The Two Faces of HealthKit
Risks and Benefits of Centralized Personal-Health Data Aggregation
Apple’s recently announced HealthKit platform may be a breakthrough for the “quantified self” industry. However, its benefit may also end up being its Achilles’ heel.
The HealthKit cloud framework built into iOS 8 will be launched in the fall of 2014 and will enable apps, wearable devices and healthcare services to share data. Developers will have the ability to build apps that can “talk” to other services connected to HealthKit.
Apple’s gift has always been their ability to integrate and collaborate with a level of strategic forethought above their peers. With HealthKit, they have already announced partnerships with Epic, an electronic medical records software company, and the Mayo Clinic that demonstrate the promise of aggregating a patient’s personal health ecosystem.
What’s game-changing about HealthKit is its potential to be a unified platform through which apps can interact, share and analyze data. The potential for predictive analysis this creates offers myriad possible benefits. It is, however, also where the risks are.
Who Can HealthKit Benefit?
Current users — “Quantified self” aficionados have, to date, been a small group of data wonks. Now, though, analytic power comes to the masses, thanks to four elements Intouch has always believed are essential to great mHealth. HealthKit will make data capture passive, make it easy for developers to provide intrinsic motivation, allow integration with other apps and devices and iOS platforms, and create social engagement for users.
Developing world — Some critics suggest that HealthKit and developments like it are “bringing coals to Newcastle” — i.e., only helping those who already have plenty. However, in the developing world, where social and technological infrastructure may be lacking, mobile phones are often transformative. They get communications, technology and healthcare to distant outposts, skipping generations of systems-building. A doctor can monitor far-flung patients far more easily with mobile technology like this.
Providers — One of the biggest challenges healthcare providers face is their brief time with patients. They’re meant to investigate concerns and symptoms, make an accurate diagnosis, and communicate the proper way to adhere to treatment, all in a few minutes. HealthKit can give HCPs a much bigger window into their patients’ lives and give context and meaning to that brief face-to-face.
Managed care — Insurance is a game of odds, and companies know it’s a smart play to minimize health events in clients. Tools like HealthKit are invaluable, as noted in a recent Forbes article. Managed care professionals are already considering how to monitor more conditions and how to use data to set rates with greater specificity and assurance.
Employers — The link between mHealth and the insurance industry is often employers. Many offer discounts to employees who participate in programs designed to improve health. From activity and nutrition to more advanced metrics like blood pressure and glucose, prepare to see employers offering incentives for staff to track their health.
Pharma — Pharmaceutical and biotech companies are learning to become healthcare companies, not just drug makers. Many have begun creating apps for healthcare providers and patients. HealthKit presents questions about the ramifications of sharing and communicating data, but it also provides a place where pharma can learn more about users and provide solutions with more powerful benefits.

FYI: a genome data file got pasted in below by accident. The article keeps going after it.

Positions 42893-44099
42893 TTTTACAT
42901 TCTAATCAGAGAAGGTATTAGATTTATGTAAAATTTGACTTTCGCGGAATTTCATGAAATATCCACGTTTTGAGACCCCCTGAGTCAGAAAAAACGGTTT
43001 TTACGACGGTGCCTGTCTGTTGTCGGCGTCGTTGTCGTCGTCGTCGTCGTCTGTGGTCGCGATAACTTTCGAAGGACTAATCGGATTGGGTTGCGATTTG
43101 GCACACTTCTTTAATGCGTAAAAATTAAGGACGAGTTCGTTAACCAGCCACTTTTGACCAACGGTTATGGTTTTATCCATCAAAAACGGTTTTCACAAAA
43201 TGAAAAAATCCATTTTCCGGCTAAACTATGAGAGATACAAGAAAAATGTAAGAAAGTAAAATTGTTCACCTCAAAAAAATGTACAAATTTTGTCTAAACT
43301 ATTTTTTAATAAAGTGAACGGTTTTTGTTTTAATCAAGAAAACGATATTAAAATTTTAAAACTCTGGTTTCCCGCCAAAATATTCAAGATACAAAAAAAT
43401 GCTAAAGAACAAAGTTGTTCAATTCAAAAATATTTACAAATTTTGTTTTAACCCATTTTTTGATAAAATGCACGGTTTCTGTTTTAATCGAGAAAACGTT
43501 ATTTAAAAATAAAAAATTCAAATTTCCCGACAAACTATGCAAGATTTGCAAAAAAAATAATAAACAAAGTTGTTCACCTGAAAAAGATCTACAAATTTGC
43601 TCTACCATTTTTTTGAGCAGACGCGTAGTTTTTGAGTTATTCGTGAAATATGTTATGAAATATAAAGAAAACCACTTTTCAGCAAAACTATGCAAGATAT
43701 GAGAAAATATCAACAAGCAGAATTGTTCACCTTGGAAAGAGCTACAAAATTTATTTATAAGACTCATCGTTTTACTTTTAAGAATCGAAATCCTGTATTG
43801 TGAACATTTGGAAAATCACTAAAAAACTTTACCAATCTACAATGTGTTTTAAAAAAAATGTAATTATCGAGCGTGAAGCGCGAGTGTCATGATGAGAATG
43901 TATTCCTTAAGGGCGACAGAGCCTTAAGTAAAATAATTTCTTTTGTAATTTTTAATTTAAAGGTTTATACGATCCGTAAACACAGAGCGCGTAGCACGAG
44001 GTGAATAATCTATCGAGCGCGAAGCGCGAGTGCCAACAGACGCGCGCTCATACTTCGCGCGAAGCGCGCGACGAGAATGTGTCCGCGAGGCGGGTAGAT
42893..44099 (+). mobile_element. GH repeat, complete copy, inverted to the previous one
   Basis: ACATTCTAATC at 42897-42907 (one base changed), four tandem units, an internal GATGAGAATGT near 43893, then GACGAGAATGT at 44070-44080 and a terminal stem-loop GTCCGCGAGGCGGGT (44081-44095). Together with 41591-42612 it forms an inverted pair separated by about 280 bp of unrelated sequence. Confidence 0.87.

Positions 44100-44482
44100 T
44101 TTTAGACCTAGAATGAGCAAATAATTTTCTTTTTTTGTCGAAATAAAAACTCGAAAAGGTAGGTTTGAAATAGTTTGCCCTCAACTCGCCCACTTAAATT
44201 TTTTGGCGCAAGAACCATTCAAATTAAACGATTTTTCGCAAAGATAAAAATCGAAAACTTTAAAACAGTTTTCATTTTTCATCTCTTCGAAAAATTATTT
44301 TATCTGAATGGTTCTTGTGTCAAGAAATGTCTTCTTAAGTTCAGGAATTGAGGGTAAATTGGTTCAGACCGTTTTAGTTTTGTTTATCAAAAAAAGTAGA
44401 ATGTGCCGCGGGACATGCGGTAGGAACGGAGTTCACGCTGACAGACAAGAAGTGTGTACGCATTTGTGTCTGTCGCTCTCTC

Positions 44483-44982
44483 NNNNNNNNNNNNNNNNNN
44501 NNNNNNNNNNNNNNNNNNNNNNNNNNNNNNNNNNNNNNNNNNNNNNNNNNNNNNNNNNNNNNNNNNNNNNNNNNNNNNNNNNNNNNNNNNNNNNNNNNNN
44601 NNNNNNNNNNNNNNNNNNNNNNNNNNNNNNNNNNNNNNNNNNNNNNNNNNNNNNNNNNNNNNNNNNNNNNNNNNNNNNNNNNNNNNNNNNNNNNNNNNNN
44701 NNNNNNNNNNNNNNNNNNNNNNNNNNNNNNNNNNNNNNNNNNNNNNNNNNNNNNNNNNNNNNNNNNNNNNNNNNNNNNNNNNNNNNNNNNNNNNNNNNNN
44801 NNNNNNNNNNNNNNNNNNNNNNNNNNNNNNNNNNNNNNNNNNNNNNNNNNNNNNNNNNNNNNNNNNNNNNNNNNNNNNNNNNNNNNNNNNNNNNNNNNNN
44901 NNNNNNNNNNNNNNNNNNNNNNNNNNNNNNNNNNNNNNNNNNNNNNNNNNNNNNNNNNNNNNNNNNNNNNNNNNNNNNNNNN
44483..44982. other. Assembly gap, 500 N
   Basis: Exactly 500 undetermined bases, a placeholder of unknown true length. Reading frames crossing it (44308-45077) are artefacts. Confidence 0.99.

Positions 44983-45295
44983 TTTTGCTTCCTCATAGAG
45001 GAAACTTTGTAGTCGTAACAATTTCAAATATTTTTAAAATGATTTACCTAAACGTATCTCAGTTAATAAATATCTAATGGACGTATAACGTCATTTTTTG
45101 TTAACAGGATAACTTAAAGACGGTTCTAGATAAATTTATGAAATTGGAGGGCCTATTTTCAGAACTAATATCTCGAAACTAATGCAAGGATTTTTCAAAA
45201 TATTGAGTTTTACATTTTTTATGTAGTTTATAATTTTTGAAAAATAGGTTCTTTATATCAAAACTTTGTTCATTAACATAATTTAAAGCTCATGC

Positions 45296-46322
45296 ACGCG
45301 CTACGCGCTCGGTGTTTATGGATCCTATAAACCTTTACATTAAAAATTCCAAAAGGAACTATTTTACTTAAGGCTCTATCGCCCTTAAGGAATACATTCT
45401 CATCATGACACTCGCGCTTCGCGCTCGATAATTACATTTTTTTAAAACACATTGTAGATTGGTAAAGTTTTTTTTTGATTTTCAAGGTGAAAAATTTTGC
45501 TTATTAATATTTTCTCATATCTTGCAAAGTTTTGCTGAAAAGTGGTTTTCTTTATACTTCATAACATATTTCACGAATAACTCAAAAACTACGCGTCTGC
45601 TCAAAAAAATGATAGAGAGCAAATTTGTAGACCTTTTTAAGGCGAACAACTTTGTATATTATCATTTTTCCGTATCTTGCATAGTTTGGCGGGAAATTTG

The Risks of HealthKit
Lack of medical expertise in tech experts — In announcing HealthKit, Apple accidentally used the wrong measurement for a mock-up of a glucose monitor. It’s a minor error, and only in a demo, of course, but it offers an example of what might be a big problem. Tech people know tech. They know it very, very well. App developers can speak code. Conversely, healthcare professionals know their world. If you’re joining the two in new consumer-facing ways, there are going to be hiccups. Everyone must cross-train and develop their expertise in both realms. And the companies and agencies developing these apps must be equally well-versed in both technology and healthcare. (Intouch Solutions is an example of one agency that has successfully melded the two.)
Data-privacy landmines — What are the HIPAA implications of all of this health data flying around, especially in and out of EHRs? International privacy laws will have to do some quick evolution. Privacy law hasn’t historically considered professional records and personally managed databases in the same thought, but they may need to begin. The down side of aggregated data is that, while it can provide a clear and informative picture for patients or professionals, it can do the same for marketers, data companies or hackers. As pundits have noticed, Apple hasn’t discussed data-security issues in much detail yet, including whether the data will be stored locally or in the cloud. Apple’s efforts to stay out of the strictly regulated space have also been remarked upon; can this be successful?
Crying wolf — Forbes’ Dan Munro said it best: “It’s hard not to be a tad cynical with these big announcements because they always arrive with such great fanfare ‒ and scant details.” iOS developer, registered nurse and blogger Jared Sinclair noted skeptically, “…I expect HealthKit will have little or no impact on professional healthcare delivery. I think the experimental partnerships between Apple and the companies listed during the WWDC Keynote will remain exactly that: experimental. It will take a lot more than HealthKit to make a dent in the universe of healthcare.”
There’s been a lot said. Starting in the fall, we’ll see what can actually be done.
For more information on what you need to know and consider about Apple’s HealthKit, click here for our POV.